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Ground investigation for basement cancer centre starts

Campbell Reith and contractor ESG have started work on a challenging ground investigation for a new Proton Beam Therapy (PBT) facility for University College London Hospitals NHS Foundation Trust (UCLH) in London.

The investigation has had to overcome a number of access challenges associated with working in the basement of an active hospital, resulting in the use of a cut down rig and hand held tools for pitting and window sampling.

A desk study of the site also revealed that the site lies close to a fault, potentially resulting in the Lambeth Group being comparatively shallow and historic investigations indicated the potential for significant hydrostatic pressures. The site is particularly sensitive to ground movements given the proximity of nearby residential structures and London Underground tunnels.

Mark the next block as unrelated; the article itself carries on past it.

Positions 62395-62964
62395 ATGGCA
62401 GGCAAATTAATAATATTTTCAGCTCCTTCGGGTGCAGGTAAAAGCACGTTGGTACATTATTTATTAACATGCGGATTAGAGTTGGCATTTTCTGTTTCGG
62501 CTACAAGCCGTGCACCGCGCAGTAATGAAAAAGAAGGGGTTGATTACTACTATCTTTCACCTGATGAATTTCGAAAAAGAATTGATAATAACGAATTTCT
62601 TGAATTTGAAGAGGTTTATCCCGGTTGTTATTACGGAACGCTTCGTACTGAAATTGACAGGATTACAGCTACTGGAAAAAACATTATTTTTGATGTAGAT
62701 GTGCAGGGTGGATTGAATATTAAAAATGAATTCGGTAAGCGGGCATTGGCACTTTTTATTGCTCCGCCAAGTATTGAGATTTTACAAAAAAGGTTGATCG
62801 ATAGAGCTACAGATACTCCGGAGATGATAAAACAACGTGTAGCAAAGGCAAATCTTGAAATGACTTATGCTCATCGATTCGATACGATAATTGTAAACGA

Works include rotary drilling to obtain Category 1 samples for anisotropically consolidated small strain stiffness tests to allow the assessment of horizontal movements resulting from basement excavation, and oedometer tests to assess soil heave and consolidation. Piezometers have been installed to fully characterise the pore pressure profile and waste classification testing will enable the significant volume of arisings to be disposed of sustainably and efficiently.

The investigation will enable foundation assessments and modelling of vertical and horizontal ground movements to be carried out by Campbell Reith for the three to four floor facility that is likely to be up to 25m below ground level.

The contract at UCLH is the second PBT project that Campbell Reith has been awarded in recent months with the company also commissioned to undertake a similar project for the Christie Hospital in Manchester.

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